It is a pleasure, as always, to follow Joanna Cherry, and to speak with you in the Chair, Dame Rosie. I rise to speak to the amendments in my name and that of my right hon. and learned Friend the Leader of the Opposition and other honourable colleagues.
As I said on Second Reading, my right hon. and learned Friend has made it clear that security is a top priority for the Labour party under his leadership. We will be robust in supporting the fight against terrorism and crime in all its forms. We consider it our first responsibility to keep this country, its citizens and our communities safe, and we are grateful to those in the police, the security services, the National Crime Agency and wider law enforcement. They put their own safety and lives at risk to protect us, and we will meet our duty to support them.
It is worth noting that, since 2017, 27 terror plots have been uncovered and attacks foiled, and last year covert human intelligence sources helped to disrupt 30 threats to life. That is the sobering context of the debate, so we acknowledge and understand the Bill’s purpose, and recognise the need to put on a statutory footing the activity of those working to disrupt some of the most vile crimes imaginable, including terrorism, the activities of violent drug gangs, serious and organised crime, and child sexual exploitation.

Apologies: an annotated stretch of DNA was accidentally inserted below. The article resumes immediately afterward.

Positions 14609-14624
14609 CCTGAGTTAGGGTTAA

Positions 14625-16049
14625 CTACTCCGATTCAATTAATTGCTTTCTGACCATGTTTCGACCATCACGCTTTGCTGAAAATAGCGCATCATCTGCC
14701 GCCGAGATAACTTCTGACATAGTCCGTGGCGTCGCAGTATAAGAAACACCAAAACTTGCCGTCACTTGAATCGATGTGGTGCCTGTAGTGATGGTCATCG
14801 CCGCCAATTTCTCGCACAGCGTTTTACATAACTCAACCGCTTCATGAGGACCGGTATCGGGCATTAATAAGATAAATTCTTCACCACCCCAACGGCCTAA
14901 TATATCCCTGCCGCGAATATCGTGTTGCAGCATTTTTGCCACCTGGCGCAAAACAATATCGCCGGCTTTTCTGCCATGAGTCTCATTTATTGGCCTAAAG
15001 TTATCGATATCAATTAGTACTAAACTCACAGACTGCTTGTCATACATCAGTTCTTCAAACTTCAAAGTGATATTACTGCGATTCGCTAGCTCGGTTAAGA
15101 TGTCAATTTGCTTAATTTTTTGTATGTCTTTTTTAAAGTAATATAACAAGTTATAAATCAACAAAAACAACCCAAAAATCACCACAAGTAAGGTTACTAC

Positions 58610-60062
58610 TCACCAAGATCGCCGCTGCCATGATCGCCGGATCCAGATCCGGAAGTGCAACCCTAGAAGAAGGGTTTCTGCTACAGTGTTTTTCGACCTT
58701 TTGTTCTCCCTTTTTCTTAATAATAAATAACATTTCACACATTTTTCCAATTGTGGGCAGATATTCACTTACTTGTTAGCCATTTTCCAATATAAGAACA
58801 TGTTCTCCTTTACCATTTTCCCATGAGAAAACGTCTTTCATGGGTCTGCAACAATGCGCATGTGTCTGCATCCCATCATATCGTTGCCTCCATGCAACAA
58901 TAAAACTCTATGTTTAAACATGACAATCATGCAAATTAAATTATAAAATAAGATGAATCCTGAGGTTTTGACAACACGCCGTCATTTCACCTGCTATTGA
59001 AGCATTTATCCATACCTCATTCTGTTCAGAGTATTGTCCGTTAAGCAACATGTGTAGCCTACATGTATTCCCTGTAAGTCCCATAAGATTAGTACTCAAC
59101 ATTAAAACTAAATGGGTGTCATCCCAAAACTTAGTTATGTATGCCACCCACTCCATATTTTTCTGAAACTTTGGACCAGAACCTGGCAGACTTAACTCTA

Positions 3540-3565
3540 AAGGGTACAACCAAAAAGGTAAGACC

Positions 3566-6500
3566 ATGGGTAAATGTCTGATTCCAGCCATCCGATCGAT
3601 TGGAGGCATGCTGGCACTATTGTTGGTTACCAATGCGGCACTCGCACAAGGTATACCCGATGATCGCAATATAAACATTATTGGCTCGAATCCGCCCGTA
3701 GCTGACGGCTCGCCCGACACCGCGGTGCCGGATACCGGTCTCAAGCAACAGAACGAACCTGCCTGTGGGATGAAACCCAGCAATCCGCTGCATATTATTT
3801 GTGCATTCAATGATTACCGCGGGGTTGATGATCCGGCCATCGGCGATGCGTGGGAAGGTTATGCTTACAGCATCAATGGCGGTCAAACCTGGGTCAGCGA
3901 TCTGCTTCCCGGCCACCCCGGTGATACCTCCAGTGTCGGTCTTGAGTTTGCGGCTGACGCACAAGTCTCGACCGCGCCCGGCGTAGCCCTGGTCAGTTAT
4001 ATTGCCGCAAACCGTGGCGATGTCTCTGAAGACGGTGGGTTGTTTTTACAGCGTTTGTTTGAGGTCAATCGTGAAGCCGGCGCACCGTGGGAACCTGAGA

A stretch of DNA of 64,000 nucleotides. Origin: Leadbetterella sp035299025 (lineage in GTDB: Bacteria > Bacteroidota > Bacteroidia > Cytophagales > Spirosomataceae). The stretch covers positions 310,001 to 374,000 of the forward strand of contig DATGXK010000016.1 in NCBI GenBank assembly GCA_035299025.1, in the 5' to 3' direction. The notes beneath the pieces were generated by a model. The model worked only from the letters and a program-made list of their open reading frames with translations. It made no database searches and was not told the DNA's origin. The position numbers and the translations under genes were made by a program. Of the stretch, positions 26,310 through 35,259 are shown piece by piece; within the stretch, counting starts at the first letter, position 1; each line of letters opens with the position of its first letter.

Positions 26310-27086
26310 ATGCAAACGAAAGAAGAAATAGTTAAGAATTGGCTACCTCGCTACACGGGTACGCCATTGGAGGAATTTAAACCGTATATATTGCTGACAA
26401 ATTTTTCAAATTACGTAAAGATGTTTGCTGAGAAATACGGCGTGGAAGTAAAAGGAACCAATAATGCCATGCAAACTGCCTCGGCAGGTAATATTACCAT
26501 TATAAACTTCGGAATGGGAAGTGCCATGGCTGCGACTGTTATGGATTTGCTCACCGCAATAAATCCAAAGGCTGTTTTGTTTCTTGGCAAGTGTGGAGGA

It cannot be right, for those we ask to undertake that work, for those who might be affected by it or indeed for society as a whole, that that work continues in the shadows, and without boundaries and safeguards. In that vein, our amendment 7 seeks to ensure that the granting of criminal conduct authorisations may not take place until a warrant has been issued by a judge. We believe that it would provide reassurance to have independent judicial oversight of that process.